I really do miss the country. I’m trying to talk the wife into moving more rurally…wish me luck!

  4. drtombibey Says:

    Hey Keep breathing,

    I like your title. Keep em breathing man, ’cause without the “As” of the ABCs, we’re all outta luck.

    My wife and I went to Maine once many years ago. It was beautiful. I especially liked a place called Moose Head Lake. Have you ever been there? Also I recall all these little road side places to eat where they had lobsters in tanks and you sat at picnic tables much like the fish camps around home.

    There was a place called the Pilot’s Grill. I think it was in Bangor. They had this lobster thing called Baked Stuffed Lobster. Mercy!

    When (if) I ever retire we’re gonna have to go back up there.

    Maybe on this interactive post we’ll hear from folks who grew up in the city, but moved out to the country. Might inspire the missus, who knows?

    Dr. B

  5. katkmeanders Says:

    Your list had me cackling, and going “Yep, yep, yep…” =^..^= I may not “speak” like it, but I grew up in the country in many ways.

  6. drtombibey Says:

    Ms. Kat,

    Maybe growing up in the country is more a state of mind than a physical location.

    Dr. B

  7. katkmeanders Says:

    Well, Kansas is mostly farm country ya know? The places we lived at, I could either get to a river to wander at, (and catch crawdads, minnows, turtles, frogs, toads etc.) or get to a wheat field/farmer’s pond lickety split. I grew up very close to nature, even though it wasn’t on a farm, but in a “small town”. (Very small…)

  8. Mrs. Chili Says:

    A while ago, Auntie posted a list of “you know you grew up in Boston if” statements, and I laughed at damned near every one of them because damned near every one of them applied (applies?) to me. Yep. I’m a Yankee…

  9. Cindy Carter Says:

    I thought of one more… If you after you turn out the lights, you can’t see your hand in front of your face….you live in the country.

  10. drtombibey Says:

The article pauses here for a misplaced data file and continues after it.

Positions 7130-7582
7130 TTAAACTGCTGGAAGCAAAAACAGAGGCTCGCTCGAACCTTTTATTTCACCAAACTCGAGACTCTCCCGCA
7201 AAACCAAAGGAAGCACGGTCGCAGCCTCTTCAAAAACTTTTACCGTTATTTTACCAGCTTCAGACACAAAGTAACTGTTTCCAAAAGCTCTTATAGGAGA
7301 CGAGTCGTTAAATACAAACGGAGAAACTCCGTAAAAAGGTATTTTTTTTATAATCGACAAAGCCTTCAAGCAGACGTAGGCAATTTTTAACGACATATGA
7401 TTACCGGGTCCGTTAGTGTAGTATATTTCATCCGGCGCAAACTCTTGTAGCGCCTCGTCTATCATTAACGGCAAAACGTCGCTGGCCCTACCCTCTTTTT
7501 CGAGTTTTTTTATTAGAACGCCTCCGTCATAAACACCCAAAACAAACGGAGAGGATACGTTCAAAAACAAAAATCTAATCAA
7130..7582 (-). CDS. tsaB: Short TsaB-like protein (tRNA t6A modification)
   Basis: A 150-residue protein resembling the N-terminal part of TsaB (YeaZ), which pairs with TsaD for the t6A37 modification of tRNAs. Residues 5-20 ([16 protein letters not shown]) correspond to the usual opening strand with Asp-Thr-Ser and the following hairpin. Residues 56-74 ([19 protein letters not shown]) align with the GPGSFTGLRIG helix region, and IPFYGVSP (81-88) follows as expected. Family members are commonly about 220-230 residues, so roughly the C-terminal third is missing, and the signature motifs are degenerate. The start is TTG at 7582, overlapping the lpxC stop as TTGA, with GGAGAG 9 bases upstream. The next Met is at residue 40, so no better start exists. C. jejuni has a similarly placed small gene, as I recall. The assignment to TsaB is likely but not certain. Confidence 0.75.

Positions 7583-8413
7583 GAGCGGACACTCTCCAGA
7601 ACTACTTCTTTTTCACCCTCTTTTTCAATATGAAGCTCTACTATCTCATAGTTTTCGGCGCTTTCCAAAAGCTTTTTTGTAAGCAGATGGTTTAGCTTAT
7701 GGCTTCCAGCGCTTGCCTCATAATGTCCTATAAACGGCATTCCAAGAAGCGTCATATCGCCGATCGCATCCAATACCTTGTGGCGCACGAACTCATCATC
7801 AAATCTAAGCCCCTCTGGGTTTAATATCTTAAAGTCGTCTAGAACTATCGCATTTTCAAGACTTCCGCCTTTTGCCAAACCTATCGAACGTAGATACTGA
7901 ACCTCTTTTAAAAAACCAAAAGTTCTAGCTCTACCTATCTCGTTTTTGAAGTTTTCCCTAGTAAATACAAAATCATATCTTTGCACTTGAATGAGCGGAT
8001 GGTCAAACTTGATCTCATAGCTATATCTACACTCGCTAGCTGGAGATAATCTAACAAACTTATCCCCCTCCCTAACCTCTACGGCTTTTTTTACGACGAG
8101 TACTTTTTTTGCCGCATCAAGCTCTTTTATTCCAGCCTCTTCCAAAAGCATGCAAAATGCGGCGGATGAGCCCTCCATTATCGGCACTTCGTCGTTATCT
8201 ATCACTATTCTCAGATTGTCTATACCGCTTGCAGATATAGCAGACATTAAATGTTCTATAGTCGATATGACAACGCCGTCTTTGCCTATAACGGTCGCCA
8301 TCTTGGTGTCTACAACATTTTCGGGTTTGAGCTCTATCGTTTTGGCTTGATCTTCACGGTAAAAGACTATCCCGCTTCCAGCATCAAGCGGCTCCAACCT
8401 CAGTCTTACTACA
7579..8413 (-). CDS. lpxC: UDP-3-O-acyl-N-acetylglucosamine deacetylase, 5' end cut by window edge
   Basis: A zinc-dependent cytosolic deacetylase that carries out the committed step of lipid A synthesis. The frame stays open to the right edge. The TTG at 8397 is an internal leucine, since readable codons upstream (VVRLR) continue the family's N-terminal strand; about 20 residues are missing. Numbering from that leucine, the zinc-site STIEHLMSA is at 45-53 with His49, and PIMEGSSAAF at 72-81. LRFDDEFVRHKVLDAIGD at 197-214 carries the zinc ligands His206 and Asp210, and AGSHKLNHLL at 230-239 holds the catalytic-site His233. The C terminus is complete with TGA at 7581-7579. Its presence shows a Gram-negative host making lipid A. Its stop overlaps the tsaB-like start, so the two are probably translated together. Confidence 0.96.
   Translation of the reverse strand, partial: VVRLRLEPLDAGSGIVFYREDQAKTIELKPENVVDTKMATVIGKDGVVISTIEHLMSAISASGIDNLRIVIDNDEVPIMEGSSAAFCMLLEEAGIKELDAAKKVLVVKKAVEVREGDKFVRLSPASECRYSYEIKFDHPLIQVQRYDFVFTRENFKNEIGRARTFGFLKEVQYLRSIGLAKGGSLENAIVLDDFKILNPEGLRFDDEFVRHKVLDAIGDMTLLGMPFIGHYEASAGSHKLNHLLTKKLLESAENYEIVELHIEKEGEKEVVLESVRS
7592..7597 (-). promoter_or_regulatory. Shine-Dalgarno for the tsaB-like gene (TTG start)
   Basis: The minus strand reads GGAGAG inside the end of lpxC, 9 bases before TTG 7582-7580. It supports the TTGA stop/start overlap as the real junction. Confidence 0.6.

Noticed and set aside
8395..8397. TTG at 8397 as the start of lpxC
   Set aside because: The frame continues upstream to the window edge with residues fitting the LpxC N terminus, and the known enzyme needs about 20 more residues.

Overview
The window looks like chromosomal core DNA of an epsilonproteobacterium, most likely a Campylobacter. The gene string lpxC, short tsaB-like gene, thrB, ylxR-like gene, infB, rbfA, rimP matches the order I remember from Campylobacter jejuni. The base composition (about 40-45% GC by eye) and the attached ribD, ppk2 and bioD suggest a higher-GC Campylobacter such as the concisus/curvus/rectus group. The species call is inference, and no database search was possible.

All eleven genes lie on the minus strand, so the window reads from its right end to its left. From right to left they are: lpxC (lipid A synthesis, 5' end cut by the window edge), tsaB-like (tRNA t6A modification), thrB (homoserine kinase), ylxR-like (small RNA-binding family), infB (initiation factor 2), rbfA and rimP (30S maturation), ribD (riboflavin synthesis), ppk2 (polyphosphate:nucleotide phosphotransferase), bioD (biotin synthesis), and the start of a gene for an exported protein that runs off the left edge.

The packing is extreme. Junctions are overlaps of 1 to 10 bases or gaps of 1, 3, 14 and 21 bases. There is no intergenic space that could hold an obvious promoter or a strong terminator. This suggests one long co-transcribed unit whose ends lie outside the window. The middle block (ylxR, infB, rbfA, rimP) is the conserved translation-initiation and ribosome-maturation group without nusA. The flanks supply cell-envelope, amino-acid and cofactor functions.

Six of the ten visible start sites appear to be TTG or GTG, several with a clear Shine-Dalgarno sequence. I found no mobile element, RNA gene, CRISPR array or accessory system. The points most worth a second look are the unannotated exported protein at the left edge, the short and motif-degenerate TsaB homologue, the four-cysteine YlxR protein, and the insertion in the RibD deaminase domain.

Ms. Kat,

    Cool. All I know about Kansas is from “The Wizard of Oz.” Those flying monkeys used to scare my wife when she was a little girl. Every time I think of Kansas, I think of “Somewhere Over The Rainbow.” It is one of my all time favorite songs.

    Dr. B

  11. drtombibey Says:

    mrschili,

    I’ll have to look that up on Auntie’s site. If I ever get a chance to play music in Boston, I would hate to be totally ignorant of the culture there.

    Dr. B

  12. drtombibey Says:

    ms Cindy,

    That’s a good’un too. I thought of a couple more.

    You know you’re from the country if your idea of chrome is duct tape, and if your City Council meets at the Dairy Queen.

    (I’m country, so I can make fun of myself!)

    Dr. B

  13. katkmeanders Says:

    *wry* Well, least ya didn’t ask me where Toto was… Heh, my stock reply to that is “I ate Toto!” *hmph* *wink*. Central Kansas is a wonderful place to watch a lightning storm. It’s fairly flat, so you get a panoramic view. Spectacular! Also, it has Cheyenne Bottoms, a Nationally (Internationally?) acclaimed wetlands preserve.

    http://www.cheyennebottoms.net/

  14. tntexplorers Says:

    Hey Dr. B. This one has me stumped. I grew up in the city and the country. The north and the south. The east and the West. Back in the south now. Crazy, fun, wild ride. But you now you’re a country girl when the city folk terrify the child inside. Some days, I prefer the cows.

  15. katkmeanders Says:

    I got one! If two of your High School classmates nearly get into a knockdown dragout brawl because one of them says they can drive a John Deere tractor, and the other says “No you can’t, you’re not smart enough, my GPA is higher than yours, so I can, and you can’t!” you might have grown up “country”. (This really happened, in Art class one day, they were best friends, and the friendship soured for some time after that.)

  16. drtombibey Says:

    Ms. Kat,